Dir. Maneesh Sharma. India. 2016. 142 mins
For the Hindi cinema audience, which has long held leading man Shah Rukh Khan in pole position as one of the industry’s top stars, the fact that he appears here in two antagonistic roles should confer must-see status to Maneesh Sharma’s boisterous thriller. For the non-Bollywood audience, the dual casting of Khan as both a movie mega star in his late forties and a look-alike obsessive fan in his early twenties might not necessarily make for a better film, but it certainly brings an unsettling oddness to the movie which is undeniably intriguing.
The Indian domestic and diaspora audiences will no doubt flock to a highly entertaining film in which SRK gently mocks his own precisely branded identity.
The fact that Khan, age 50, is so convincing not just as Aryan Khanna, the Bollywood actor, but also as Gaurav Chandna, the gauche fan and Aryan impersonator, is largely thanks to the top tier special effects work from world-renowned makeup artist and nine-time Academy Award nominee Greg Cannom (The Curious Case Of Benjamin Button, Mrs Doubtfire). In addition to make up, the production employed 3D scanning technology to achieve Khan’s younger self. The effect is subtly convincing in a way that Khan’s spirited but broad performance sometimes isn’t.
Despite the interesting theme – the symbiotic relationship between celebrity and fan is explored in a way which is not overly sympathetic towards either side of the equation – it is unlikely that the film will cross over to non-Hindi audiences in any sizeable numbers. The special effects investment in Khan’s de-aging is not matched by that in the action sequences. While a precarious chase sequence down the front of a dilapidated Mumbai apartment building and a later rooftop dash across the terracotta tiles of Dubrovnik’s old city have a gung ho energy, they lack the slick polish to which the Hollywood audience is accustomed. The lack of crossover potential hardly matters however, as the Indian domestic and diaspora audiences will no doubt flock to a highly entertaining film in which SRK gently mocks his own precisely branded identity.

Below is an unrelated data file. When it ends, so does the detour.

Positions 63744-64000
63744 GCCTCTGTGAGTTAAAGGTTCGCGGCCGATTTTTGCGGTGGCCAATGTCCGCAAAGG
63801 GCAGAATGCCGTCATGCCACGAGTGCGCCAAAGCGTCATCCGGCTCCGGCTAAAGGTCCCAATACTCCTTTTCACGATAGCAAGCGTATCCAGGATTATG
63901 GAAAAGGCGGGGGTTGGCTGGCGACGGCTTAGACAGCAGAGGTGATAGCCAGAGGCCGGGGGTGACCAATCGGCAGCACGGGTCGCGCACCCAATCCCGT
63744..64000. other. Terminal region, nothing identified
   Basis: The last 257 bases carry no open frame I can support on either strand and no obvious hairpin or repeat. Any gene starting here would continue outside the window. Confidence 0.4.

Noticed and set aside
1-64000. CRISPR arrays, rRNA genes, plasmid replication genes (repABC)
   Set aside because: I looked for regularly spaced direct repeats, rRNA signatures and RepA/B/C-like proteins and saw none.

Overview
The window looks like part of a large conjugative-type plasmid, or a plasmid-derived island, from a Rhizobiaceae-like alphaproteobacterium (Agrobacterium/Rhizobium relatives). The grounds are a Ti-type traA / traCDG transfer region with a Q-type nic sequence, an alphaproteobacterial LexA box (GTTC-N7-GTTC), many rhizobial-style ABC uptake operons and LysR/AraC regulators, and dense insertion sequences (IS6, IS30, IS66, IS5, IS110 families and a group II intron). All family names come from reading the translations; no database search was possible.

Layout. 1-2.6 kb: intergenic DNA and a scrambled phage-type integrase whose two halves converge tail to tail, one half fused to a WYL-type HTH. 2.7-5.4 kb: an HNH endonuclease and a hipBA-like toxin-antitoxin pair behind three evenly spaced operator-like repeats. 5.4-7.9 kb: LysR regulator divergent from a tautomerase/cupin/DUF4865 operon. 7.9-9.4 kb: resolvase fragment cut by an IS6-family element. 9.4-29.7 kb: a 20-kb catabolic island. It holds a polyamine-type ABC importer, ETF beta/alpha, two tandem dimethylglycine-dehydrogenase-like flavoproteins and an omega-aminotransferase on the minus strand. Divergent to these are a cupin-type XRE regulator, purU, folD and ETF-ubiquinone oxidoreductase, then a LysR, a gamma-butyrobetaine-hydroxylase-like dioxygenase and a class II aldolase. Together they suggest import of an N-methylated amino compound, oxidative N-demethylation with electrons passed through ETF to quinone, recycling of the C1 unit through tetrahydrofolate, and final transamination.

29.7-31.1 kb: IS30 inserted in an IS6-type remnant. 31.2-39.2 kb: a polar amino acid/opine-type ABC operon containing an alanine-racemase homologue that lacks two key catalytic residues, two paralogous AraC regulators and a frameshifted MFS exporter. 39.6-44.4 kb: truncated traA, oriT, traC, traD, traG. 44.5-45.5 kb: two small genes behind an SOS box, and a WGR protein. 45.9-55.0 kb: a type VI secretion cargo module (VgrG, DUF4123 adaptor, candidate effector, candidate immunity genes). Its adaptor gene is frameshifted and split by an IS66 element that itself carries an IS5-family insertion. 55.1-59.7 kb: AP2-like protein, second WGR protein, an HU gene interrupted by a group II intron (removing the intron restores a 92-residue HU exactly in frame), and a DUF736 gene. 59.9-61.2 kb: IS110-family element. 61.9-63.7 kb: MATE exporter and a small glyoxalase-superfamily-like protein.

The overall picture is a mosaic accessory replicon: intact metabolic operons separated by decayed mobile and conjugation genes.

Gaurav, a lifelong devotee of all things Aryan, has channeled his obsession into a tribute act which regularly wins top prize at the local talent show. By day, however, he runs an internet cafe and moons hopelessly after “Miss Call Centre” (Shriya Pilgaonkar). He decides to present his latest talent show trophy to his hero as a birthday present. Thwarted by Aryan’s security, he decides to curry favour by beating and threatening Aryan’s younger rival, Sid Kapoor. Aryan reports him to the police and belittles his fan’s loyalty. Thus he creates an enemy who, with his uncanny physical resemblance to Aryan, is uniquely qualified to wreck his life.
The action jumps from Delhi to Mumbai, London to Croatia, Madame Tussauds to the O2 Arena in a plot that barely makes more logical sense than it does geographical. And Shah Rukh Khan, in his two different guises, repeatedly beats himself up in various increasingly unlikely locations. The sound design is punchy, although the mixing is of the kind that conveys tension by trying to make the audience’s ears bleed. But despite the slapdash plotting, the film – taken from the point of view of the star – gives an uneasy insight into the celebrity’s co-dependent relationship with the people who make him, and can destroy him.
Production company: Yash Raj Films
International sales: Yash Raj Films firstname.lastname@example.org
Producer: Aditya Chopra
Screenplay: Habib Faisal
Cinematography: Manu Anand
Editor: Namrata Rao
Production designer: Abid T. P.
Main cast: Shah Rukh Khan, Deepika Amin, Yogendra Tiku, Waluscha de Sousa, Sayani Gupta, Shriya Pilgaonkar